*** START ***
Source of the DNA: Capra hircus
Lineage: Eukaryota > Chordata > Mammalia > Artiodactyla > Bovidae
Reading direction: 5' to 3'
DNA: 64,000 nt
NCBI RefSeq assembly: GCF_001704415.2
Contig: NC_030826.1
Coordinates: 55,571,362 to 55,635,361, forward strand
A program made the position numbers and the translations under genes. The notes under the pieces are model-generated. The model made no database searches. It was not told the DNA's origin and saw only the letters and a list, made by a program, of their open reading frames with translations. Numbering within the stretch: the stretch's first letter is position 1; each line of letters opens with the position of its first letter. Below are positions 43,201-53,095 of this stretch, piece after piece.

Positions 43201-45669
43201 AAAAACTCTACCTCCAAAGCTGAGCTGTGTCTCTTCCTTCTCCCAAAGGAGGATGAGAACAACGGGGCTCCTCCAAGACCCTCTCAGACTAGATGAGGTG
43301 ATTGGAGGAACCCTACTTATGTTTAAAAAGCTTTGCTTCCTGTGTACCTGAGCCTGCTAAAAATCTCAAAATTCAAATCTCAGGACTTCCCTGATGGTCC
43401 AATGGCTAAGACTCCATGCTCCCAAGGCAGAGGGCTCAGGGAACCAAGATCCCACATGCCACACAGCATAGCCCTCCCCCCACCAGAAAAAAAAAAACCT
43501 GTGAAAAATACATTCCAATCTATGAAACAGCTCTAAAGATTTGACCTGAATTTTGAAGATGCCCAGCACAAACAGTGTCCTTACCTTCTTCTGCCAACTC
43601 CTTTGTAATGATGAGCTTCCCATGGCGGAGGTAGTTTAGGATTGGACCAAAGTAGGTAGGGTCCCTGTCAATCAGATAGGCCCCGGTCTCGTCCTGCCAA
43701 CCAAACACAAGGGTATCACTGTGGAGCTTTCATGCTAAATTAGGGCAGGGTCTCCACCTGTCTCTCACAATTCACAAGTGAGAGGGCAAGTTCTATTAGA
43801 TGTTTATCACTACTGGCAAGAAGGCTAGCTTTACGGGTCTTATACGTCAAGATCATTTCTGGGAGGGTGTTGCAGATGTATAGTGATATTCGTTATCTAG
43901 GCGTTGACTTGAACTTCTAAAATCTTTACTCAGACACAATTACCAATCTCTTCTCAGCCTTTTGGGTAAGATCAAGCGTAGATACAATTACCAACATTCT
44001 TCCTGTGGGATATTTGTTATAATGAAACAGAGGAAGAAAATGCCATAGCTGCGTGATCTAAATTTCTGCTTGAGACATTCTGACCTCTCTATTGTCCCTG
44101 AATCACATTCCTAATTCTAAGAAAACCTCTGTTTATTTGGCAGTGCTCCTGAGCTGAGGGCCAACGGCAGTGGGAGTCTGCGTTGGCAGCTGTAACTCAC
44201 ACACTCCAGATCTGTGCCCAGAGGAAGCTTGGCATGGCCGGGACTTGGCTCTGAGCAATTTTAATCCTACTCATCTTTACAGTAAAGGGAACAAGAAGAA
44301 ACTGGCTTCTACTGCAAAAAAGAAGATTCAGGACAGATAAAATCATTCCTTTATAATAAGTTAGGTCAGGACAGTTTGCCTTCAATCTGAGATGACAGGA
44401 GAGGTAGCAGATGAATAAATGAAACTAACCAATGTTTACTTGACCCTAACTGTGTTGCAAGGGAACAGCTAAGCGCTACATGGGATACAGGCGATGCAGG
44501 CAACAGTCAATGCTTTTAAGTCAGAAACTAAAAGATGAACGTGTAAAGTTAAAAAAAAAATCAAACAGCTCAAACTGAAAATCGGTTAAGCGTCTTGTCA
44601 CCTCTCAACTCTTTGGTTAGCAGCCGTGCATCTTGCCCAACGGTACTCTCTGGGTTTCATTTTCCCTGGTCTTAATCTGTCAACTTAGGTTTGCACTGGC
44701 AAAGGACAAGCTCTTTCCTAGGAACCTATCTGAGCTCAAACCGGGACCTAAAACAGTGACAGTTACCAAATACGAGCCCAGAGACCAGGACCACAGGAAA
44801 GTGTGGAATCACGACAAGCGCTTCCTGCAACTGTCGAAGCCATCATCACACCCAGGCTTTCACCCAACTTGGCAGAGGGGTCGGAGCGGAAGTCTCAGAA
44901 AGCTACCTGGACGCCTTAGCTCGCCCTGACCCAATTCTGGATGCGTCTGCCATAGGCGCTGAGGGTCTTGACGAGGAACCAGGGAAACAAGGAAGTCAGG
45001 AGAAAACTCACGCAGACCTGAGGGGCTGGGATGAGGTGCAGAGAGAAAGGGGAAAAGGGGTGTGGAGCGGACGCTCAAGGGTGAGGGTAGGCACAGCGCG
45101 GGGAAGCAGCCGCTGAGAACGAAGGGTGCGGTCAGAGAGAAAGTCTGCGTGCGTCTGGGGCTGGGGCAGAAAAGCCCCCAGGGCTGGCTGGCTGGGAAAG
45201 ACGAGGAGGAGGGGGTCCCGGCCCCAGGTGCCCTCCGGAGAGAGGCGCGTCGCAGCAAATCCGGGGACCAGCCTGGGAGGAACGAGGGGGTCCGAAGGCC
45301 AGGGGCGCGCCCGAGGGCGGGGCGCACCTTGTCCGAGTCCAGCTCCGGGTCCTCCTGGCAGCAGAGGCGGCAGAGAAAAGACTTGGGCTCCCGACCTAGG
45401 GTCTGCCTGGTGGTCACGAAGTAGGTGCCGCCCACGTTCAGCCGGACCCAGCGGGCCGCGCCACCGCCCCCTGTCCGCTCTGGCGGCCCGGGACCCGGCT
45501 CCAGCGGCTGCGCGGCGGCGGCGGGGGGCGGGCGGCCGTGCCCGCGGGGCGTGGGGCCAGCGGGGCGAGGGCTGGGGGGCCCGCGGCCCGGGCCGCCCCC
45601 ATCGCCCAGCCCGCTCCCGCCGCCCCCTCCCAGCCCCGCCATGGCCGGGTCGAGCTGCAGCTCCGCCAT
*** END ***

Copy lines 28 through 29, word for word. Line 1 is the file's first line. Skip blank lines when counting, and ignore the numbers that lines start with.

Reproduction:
45001 AGAAAACTCACGCAGACCTGAGGGGCTGGGATGAGGTGCAGAGAGAAAGGGGAAAAGGGGTGTGGAGCGGACGCTCAAGGGTGAGGGTAGGCACAGCGCG
45101 GGGAAGCAGCCGCTGAGAACGAAGGGTGCGGTCAGAGAGAAAGTCTGCGTGCGTCTGGGGCTGGGGCAGAAAAGCCCCCAGGGCTGGCTGGCTGGGAAAG